Skip to main content


Showing posts from March 1, 2020

Pareto: the Pareto "law" and the receipts

Vilfredo Pareto has never been a well known name, outside of economics and a part of sociology. He has, however, entered popular culture due to his so called “80/20” law, a power law that is often used by conservatives to indicate that inequality is not caused by social arrangements but transcends them – is rooted, in fact, in human nature. In many ways, Pareto, who lived during a time when the classical liberal order was dissolving, prefigured neoliberalism. He advocated for two theses that have become part of neo-liberal doctrine. The first is that inequality isn’t bad, poverty is: thus, growth is the way out of poverty, and the only real economic concern of the state. The other thesis, which he called the “circulation of elites”, is that family wealth – wealth attached, as it were, to the house – does not secure a specific elite over time. In other words, social mobility is such that the rich become poor and some of the poor become rich. These two theses make up the apolog

poem by Karen Chamisso

Leilah changes my sheets once every three days Phillipe and I lay encoupled in the odor of ironing and sachet. “According to the naturalist A.N. Bragham The waters of the Mare Nostrum are changed complete every 7500 years - an estimate that like most of ‘em depends on a host of alterable circumstances. From Gibraltar to Beirut the sea turns and tosses on an undercurrent that would not suit with Leila’s notions, nor mine Still, we dive, one after the other in the water of the Calanque de Port d’Alon and plunge down into that unmade water. Intimations of death are cheap in the eyes of this sea. We’ll pass before one snorting breath is exhaled by geology.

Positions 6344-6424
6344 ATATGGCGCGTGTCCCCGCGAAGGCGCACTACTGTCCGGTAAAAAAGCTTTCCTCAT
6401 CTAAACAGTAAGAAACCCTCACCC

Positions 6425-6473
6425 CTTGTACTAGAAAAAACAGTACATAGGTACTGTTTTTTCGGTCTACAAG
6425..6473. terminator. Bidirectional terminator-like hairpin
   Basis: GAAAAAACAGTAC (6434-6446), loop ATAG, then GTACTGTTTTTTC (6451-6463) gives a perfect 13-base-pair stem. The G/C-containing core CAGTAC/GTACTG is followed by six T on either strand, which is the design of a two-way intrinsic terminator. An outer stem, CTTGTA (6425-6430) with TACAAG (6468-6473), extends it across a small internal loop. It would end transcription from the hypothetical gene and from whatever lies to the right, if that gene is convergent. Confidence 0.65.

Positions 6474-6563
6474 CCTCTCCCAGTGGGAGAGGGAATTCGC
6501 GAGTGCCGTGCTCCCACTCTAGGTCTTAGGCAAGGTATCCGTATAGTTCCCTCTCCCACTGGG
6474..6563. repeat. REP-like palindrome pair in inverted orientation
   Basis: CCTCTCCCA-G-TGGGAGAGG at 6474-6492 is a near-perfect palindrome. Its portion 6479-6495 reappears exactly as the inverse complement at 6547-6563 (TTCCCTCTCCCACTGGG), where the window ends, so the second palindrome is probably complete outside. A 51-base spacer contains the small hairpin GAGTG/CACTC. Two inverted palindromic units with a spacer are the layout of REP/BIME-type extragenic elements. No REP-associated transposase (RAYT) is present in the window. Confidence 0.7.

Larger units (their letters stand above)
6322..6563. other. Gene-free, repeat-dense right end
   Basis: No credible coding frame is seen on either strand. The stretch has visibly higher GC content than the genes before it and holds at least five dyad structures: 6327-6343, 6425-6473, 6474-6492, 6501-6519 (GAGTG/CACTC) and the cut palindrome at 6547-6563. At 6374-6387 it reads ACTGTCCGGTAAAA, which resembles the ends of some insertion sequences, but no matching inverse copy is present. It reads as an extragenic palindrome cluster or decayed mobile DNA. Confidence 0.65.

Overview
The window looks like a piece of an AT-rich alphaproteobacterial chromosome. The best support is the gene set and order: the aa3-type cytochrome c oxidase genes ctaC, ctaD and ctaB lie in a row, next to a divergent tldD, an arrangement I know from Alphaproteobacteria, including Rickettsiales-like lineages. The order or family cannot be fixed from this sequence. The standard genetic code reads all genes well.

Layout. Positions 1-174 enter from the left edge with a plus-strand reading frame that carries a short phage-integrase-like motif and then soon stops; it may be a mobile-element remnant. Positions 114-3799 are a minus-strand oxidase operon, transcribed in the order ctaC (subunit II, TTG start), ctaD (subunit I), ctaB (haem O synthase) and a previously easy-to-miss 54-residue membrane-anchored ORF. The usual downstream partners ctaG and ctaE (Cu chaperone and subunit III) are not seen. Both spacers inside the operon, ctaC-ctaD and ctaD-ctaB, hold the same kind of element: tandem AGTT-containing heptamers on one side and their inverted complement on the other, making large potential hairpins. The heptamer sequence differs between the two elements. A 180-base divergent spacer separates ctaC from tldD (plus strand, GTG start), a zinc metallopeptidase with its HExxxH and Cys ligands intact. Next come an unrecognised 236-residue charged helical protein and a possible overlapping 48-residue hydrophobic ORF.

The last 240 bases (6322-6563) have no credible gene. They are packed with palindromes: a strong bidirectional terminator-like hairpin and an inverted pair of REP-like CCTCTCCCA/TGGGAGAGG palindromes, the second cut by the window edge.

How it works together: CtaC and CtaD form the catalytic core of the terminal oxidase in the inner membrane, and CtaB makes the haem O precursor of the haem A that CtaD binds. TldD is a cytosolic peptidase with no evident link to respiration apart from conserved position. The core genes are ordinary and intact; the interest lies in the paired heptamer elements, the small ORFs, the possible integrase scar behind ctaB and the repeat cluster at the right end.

Note to Sanders camp: read Invisible Man, chapters 17-19, by tomorrow.

Biden, according to one exit poll, took 60 percent of the black vote in Texas. The same story is writ large across the South. It is a story with a moral, and the Sanders people better quickly get the punchline here. My suggestion to whoever is advising Sanders: read the section in Ralph Ellison’s Invisible Man about organizing for the Brotherhood in Harlem. The Brotherhood has a “scientific plan” (it is Ellison’s proxy for the Communist Party in the 30s). And the Invisible Man, with his experience of racism, and his own skin color, is an activist, with a sense of what the “scientific plan” means. But he comes against the limits not of the plan, but of the planners. The planners, like the Sanders people, seem to have decided to repress difference – the real history of African Americans in this country – for their “own good”. It isn’t that Sanders doesn’t denounce racism, but he is averse to the whole symbolic universe around that struggle, partly because he seems to think that

What is human life worth? William James and Bossuet

Il a eu le paradoxe pour parrain, et le poesie pour marraine – Delvau on Gerard Nerval In the third lecture of William James’ Pragmatism (1907), James gives us his sense of the pragmatic response to the great metaphysical question: is there only matter, or is there spirit too? A question which implies: is there a God?   And if there is not, does this have a bearing on the meaning of life in a world that is an ephemeral collection of molecules, which will be utterly swept away as all solar systems are ultimately swept away? James takes Herbert Spencer as his defender of materialism – although, save for the Darwinism, the position Spencer defends could as well have been taken from Helvetius. Spencer sees no problem in substituting matter for God, and James concedes that Spencer is right not to think of matter as somehow “dirty” (James doesn’t explore, as 20 th century anthropologists will, dirtiness itself as a cultural construct, the abject pole in the sacred economy). At t